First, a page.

The decision

Upper Tribunal
(Immigration and Asylum Chamber) Appeal Number: PA/08554/2019


Heard at Bradford via Skype
Decision & Reasons Promulgated
On 9 October 2020
20 October 2020




(Anonymity direction made)


For the Appellant: Mr J Greer instructed by Ison Harrison Solicitors.
For the Respondent: Mr Diwnycz Senior Home Office Presenting Officer.


1. The appellant appeals with permission a decision of First-tier Tribunal Judge Myers, promulgated on the 15 October 2019, in which the Judge dismissed the appellant's appeal on protection and human rights grounds.
2. Permission to appeal was granted by another judge of the First-tier Tribunal in the following terms:
"The grounds amount to no more than a disagreement with the findings of the judge, an attempt to reargue the appeal and they did not identify any arguable error or errors of law but for which the outcome of the appeal might have been different. Mindful however that the appellant prepared the grounds personally I have considered the judge's decision in order to ascertain whether it disclosed an arguable error or errors of law but for which the outcome of the appeal might have been different. Two arguable concerns arose. First, the judge arguably failed to take into account a relevant consideration before finding that the appellant had not given a credible account of events and of his experiences in his country. Notwithstanding that the appellant's bundle contained a substantial body of background evidence confirming conditions prevailing in Iraq the judge did not avert to such evidence or propositions to be distilled from such evidence before arriving at a finding that the appellant had not given a credible account. Second, the judge arguably failed to provide any or any adequate reasons before arriving at her findings as to the appellant's credibility. The judge's extremely short analysis was to be found at paragraphs 22 to 28 inclusive and may fairly be characterised as amounting to an outright rejection of the appellant's claims of fact. The judge arguably did not embark upon that global assessment which is the essence of an assessment of the credibility of one such as the appellant. The application for permission is granted."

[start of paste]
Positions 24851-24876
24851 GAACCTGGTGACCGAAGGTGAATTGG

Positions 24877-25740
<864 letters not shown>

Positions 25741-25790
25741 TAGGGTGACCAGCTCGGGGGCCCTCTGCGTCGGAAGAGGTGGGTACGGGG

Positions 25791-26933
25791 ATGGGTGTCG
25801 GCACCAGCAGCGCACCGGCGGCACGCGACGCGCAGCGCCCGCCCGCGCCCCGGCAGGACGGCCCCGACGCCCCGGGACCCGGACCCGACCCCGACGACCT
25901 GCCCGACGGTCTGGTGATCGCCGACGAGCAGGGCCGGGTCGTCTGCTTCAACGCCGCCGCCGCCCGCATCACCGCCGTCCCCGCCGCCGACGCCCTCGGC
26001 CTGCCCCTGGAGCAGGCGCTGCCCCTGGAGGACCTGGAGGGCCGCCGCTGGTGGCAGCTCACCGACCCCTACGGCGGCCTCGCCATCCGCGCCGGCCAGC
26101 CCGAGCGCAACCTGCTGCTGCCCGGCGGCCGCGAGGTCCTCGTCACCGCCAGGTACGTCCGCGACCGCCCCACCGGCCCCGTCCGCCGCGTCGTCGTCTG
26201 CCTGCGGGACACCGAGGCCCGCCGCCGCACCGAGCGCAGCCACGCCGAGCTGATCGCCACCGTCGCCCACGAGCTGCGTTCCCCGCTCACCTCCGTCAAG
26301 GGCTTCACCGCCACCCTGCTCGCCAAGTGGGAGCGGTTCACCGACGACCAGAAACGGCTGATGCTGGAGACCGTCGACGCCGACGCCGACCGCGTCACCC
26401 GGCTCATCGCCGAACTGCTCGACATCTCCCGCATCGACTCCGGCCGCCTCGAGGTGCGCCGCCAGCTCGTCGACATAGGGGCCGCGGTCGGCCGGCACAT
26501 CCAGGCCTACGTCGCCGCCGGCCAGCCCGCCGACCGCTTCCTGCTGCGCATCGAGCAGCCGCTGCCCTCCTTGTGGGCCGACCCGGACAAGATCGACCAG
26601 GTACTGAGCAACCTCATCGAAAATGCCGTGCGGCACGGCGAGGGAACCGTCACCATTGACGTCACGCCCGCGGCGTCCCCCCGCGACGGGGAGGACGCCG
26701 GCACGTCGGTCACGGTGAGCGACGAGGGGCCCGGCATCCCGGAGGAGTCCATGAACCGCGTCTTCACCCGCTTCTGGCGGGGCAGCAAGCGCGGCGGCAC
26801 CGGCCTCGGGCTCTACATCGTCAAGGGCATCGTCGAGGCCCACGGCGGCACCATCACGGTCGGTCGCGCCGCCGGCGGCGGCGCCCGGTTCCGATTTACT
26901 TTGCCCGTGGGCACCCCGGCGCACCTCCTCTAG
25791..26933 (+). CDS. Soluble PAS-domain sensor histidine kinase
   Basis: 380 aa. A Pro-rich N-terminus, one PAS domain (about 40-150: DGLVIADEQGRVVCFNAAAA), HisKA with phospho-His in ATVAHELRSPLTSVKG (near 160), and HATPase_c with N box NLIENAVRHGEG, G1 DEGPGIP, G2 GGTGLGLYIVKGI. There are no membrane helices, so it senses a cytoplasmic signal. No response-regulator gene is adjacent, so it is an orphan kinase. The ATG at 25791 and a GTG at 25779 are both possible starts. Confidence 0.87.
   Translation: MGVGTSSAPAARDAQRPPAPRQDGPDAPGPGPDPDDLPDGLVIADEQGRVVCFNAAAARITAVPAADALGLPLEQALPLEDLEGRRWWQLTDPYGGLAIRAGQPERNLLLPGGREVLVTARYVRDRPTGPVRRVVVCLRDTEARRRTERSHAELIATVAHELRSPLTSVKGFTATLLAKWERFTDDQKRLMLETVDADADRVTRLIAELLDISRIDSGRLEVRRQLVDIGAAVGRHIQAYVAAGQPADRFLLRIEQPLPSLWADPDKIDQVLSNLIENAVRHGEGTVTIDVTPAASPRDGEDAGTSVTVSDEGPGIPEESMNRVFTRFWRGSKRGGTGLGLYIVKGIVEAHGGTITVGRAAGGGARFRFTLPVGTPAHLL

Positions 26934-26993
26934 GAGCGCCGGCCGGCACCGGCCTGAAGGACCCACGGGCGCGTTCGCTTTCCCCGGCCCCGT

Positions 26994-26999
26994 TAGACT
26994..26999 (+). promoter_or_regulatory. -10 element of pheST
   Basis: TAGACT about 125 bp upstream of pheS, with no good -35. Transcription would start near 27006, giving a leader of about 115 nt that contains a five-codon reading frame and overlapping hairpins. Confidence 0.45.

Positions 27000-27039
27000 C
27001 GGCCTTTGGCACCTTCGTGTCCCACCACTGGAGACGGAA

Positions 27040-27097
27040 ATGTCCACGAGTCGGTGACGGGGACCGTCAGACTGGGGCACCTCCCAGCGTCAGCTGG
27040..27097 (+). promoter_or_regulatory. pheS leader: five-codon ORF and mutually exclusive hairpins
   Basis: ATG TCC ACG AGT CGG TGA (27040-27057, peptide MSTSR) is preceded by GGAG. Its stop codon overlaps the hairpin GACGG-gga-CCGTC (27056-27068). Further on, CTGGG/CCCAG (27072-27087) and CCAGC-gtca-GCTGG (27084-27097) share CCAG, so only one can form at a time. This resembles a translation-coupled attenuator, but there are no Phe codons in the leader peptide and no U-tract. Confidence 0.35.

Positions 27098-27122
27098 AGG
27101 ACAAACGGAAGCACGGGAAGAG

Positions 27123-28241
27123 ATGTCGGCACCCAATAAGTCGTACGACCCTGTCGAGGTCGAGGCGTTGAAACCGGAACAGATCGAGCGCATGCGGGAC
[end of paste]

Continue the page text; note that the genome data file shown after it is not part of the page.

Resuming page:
Error of law
3. Both parties have filed written submissions in support of their case following the issue of Covid - 19 directions by the Upper Tribunal.
4. The Judges findings are set out between [22 - 28] and are in the following terms:
"22. I only make a finding on credibility after taking great care and reminding myself that asylum seekers may exaggerate and embellish their cases and yet still be telling the truth. However, in this case I find that the Appellant lacks credibility for the reasons given below.